SPRINGFIELD, Mass. (WWLP) - Monday marked a month to the day since the Occupy Wall Street movement began in New York City. It's since spread to many major cities across the globe. Whether you agree with the protests or not, one thing's for sure- it's becoming harder and harder to ignore this growing movement.
The first large demonstration in Springfield happened on the steps of City Hall early Monday evening. Court Street had been closed off earlier in the day, because police had anticipated a crowd early in the day. However, only a handful of folks showed up in the morning. The majority of demonstrators didn't arrive until late in the afternoon.
"The only way we'll get a real democracy is if the people in this country develop a movement to make change," said West Springfield resident Charlie Rogers.
But what kind of change? The growing Occupy Wall Street demonstrations have been criticized for lacking clear objectives. Yet protestors passionately defend the movement.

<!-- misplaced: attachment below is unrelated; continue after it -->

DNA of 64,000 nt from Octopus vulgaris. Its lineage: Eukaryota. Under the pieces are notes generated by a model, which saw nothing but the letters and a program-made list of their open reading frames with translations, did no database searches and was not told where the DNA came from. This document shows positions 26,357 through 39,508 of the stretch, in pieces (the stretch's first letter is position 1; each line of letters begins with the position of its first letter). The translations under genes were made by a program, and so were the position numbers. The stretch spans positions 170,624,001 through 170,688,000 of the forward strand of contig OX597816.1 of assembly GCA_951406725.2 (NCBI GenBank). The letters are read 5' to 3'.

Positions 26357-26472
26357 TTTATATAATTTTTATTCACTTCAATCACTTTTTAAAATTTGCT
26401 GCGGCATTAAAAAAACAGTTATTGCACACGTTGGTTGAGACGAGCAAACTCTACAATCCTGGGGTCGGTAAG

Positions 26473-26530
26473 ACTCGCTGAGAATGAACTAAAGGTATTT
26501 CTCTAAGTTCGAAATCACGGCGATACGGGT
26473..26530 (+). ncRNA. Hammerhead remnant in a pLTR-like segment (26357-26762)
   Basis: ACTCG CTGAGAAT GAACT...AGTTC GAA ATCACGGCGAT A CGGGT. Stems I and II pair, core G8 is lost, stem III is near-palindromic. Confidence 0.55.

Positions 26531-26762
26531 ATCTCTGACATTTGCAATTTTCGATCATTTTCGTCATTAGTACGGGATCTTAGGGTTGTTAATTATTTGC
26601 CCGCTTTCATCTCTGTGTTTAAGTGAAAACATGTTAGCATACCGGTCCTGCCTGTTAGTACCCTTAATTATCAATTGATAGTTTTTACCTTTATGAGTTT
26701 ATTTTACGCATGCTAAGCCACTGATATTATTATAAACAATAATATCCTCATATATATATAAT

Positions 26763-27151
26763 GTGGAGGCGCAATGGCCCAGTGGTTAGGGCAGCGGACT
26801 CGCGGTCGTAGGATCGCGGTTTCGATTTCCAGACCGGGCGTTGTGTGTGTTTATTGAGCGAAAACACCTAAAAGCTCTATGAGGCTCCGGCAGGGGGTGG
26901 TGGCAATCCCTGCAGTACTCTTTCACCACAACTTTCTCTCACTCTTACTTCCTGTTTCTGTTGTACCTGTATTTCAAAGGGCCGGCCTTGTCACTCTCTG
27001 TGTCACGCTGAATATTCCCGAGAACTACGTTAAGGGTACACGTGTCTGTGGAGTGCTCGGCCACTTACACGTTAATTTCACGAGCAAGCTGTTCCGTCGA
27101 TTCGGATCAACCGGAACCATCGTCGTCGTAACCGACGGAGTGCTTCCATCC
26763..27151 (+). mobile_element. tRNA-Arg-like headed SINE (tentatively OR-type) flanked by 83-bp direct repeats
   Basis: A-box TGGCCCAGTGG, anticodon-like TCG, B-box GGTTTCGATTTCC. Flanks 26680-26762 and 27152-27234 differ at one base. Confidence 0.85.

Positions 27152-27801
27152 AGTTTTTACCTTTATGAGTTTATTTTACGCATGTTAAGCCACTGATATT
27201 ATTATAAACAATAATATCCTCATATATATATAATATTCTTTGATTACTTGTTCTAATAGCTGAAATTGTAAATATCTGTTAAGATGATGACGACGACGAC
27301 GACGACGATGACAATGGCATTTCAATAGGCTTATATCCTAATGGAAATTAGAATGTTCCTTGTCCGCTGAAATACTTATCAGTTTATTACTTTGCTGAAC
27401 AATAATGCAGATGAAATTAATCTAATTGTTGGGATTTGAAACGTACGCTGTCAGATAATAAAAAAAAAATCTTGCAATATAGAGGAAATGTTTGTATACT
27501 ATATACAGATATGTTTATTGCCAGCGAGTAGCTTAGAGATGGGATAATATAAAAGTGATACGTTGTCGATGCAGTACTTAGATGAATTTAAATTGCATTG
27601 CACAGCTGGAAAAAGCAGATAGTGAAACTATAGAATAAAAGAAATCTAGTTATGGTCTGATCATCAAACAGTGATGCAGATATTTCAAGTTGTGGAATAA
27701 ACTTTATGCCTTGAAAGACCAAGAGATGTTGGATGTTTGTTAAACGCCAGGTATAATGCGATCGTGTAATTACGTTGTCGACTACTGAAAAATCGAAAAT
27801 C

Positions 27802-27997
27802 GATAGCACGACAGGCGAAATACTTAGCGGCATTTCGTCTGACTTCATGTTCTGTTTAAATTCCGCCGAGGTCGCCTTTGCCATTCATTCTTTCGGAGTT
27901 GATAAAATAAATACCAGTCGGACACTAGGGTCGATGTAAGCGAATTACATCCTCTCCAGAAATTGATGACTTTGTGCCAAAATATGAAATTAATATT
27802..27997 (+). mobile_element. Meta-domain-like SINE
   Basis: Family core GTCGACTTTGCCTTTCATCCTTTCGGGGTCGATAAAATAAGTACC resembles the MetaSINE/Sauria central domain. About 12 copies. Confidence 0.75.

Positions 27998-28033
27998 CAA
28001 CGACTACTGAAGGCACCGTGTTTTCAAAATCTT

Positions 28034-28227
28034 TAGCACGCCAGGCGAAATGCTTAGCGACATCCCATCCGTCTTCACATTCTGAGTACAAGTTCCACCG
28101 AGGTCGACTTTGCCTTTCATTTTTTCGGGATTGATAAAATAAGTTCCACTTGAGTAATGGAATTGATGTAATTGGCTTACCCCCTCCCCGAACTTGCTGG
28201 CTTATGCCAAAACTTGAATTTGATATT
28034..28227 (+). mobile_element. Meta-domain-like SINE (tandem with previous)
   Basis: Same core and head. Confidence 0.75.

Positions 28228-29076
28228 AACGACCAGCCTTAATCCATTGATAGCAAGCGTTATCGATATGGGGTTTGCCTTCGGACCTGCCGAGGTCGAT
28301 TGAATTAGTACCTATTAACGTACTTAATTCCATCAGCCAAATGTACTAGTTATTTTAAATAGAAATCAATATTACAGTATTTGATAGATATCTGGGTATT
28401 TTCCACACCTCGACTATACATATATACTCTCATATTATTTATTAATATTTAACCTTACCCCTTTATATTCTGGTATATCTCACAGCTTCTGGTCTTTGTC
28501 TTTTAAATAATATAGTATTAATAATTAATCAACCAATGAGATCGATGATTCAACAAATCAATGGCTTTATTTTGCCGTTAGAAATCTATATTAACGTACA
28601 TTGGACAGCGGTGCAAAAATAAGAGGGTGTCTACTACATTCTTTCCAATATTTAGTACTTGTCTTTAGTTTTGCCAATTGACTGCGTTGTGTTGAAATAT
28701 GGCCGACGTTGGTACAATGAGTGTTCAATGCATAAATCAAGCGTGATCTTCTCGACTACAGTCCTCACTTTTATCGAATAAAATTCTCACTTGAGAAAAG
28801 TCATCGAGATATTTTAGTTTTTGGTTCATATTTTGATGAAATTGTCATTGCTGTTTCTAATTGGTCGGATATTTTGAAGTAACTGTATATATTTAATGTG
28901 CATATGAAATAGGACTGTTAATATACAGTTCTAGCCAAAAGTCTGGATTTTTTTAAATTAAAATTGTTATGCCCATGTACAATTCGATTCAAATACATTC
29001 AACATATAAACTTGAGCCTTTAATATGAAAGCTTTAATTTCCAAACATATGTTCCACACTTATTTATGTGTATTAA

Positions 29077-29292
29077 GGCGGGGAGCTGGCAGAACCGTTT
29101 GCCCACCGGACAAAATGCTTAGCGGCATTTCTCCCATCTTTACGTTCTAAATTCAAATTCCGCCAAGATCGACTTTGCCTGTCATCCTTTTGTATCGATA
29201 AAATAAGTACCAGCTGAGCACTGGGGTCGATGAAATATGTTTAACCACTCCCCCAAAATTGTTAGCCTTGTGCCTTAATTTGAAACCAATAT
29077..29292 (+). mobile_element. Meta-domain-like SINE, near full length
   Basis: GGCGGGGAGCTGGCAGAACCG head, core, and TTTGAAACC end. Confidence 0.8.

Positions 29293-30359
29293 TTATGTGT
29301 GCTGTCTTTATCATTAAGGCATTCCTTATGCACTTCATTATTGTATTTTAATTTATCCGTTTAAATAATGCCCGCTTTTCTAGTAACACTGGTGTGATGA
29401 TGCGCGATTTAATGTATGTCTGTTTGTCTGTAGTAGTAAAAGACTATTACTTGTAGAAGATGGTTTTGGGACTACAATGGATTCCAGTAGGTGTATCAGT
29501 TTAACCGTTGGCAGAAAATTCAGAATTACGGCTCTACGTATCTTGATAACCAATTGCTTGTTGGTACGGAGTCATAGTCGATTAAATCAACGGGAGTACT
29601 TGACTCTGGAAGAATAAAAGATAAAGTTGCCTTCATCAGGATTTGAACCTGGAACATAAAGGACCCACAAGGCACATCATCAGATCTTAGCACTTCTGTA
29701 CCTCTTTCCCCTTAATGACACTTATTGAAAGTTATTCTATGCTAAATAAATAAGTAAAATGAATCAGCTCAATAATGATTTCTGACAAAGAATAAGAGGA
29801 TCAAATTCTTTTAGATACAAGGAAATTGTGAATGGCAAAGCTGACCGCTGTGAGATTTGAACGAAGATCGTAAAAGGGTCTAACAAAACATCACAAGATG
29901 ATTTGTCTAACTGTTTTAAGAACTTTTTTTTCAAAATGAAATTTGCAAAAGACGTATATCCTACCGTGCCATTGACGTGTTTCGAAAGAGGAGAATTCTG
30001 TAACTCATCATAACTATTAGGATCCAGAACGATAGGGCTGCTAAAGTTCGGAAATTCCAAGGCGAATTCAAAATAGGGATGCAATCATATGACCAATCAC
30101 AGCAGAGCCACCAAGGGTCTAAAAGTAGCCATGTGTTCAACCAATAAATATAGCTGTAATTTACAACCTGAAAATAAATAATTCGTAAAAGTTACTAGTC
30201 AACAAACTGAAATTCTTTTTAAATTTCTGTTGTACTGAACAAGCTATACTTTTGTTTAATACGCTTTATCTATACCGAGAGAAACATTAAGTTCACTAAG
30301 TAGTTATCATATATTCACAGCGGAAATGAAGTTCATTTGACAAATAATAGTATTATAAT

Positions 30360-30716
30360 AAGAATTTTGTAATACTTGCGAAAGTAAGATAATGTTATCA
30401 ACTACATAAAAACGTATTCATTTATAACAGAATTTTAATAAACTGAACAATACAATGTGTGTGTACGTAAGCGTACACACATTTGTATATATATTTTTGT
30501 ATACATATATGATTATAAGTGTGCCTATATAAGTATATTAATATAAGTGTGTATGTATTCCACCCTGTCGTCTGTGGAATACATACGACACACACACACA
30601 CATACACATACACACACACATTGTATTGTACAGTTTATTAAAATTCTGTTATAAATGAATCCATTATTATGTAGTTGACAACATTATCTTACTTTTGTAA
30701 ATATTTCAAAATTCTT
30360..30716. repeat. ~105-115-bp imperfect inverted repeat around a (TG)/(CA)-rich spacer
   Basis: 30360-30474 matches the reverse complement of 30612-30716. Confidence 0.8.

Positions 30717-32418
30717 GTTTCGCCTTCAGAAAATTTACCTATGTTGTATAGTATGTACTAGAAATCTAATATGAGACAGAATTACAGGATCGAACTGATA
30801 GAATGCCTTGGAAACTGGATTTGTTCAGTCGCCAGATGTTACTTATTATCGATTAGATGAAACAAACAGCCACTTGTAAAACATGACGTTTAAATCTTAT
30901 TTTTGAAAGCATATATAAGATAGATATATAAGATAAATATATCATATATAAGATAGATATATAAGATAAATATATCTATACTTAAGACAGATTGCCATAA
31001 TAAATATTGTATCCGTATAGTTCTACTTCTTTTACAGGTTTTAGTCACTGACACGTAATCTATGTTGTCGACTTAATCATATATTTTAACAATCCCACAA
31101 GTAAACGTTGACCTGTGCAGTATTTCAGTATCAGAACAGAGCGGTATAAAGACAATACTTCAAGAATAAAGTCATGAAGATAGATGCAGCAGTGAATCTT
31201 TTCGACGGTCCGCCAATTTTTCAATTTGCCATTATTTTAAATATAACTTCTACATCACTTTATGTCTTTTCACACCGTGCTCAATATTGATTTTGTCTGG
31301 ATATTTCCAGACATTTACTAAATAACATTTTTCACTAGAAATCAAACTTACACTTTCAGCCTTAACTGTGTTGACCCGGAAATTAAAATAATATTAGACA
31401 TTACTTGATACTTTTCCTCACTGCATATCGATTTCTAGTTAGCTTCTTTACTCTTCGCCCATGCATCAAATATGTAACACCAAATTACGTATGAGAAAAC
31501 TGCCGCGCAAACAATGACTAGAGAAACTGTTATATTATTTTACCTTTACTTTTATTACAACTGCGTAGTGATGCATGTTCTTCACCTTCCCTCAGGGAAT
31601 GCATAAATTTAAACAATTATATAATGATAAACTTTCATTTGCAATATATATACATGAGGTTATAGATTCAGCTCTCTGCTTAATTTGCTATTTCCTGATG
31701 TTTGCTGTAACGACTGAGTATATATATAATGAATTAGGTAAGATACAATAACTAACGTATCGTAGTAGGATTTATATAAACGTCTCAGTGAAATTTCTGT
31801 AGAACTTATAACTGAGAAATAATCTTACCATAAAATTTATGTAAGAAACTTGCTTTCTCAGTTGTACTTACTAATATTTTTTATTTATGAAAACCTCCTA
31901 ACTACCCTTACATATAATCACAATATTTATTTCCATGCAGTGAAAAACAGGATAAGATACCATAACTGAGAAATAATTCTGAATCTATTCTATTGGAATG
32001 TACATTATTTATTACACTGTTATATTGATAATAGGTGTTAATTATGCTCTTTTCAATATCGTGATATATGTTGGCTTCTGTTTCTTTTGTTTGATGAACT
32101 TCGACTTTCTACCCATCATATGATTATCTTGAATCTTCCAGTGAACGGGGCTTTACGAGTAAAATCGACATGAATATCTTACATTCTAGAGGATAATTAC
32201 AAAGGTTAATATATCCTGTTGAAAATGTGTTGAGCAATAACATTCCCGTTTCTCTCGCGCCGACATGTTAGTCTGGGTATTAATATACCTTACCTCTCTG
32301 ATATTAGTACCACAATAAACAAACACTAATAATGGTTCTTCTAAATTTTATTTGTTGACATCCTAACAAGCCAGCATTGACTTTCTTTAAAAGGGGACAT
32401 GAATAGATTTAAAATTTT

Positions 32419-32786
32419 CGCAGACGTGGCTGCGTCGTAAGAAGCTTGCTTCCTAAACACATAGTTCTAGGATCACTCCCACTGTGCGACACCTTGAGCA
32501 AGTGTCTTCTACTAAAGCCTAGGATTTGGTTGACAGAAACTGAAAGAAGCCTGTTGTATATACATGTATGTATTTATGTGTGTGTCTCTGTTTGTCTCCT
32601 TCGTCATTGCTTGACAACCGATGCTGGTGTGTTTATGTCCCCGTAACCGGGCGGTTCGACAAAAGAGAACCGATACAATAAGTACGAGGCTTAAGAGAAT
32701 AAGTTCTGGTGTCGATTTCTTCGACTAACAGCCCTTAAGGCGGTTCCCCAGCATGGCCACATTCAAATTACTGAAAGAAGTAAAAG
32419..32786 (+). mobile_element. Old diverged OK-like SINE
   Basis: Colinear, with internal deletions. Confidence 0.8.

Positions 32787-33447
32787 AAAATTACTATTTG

"That's the whole thing," said Christina Luban, who traveled to the protest from Enfield, Connecticut. "There's so much wrong with the world that there can't be one thing changed to fix it all."
More than a hundred people gathered at City Hall bearing placards and chanting to the beat of drums. The loosely organized demonstration was nearly accidental, as multiple grassroots organizations just happened to converge at the same time. The coincidental strength in numbers was facilitated by viral posts on Facebook, linking many groups together- environmentalists, veterans, "Occupy" protestors, anti-war demonstrators, anti-foreclosure advocates, gay rights supporters. Despite the array of interests and agendas, organizers say all these groups share a common vision.
"I think that we're all fed up with corporations being put before people," said Springfield No One Leaves' Malcolm Chu, "and we're ready for our cities and our communities and our economy to be about what's good for people.... not what's good for a CEO's check or bottom line."
Candejah Pink agreed. "That's what we do," she said. "We need to come together as one because now we look really big, and they know that we mean business. We're not going to take it anymore."
Some of the groups flooded the city council meeting being held inside, calling on the city to cut off all ties to Bank of America. That proposal was introduced by Councilor Amaad Rivera, but it was tabled to a subcommittee for further review.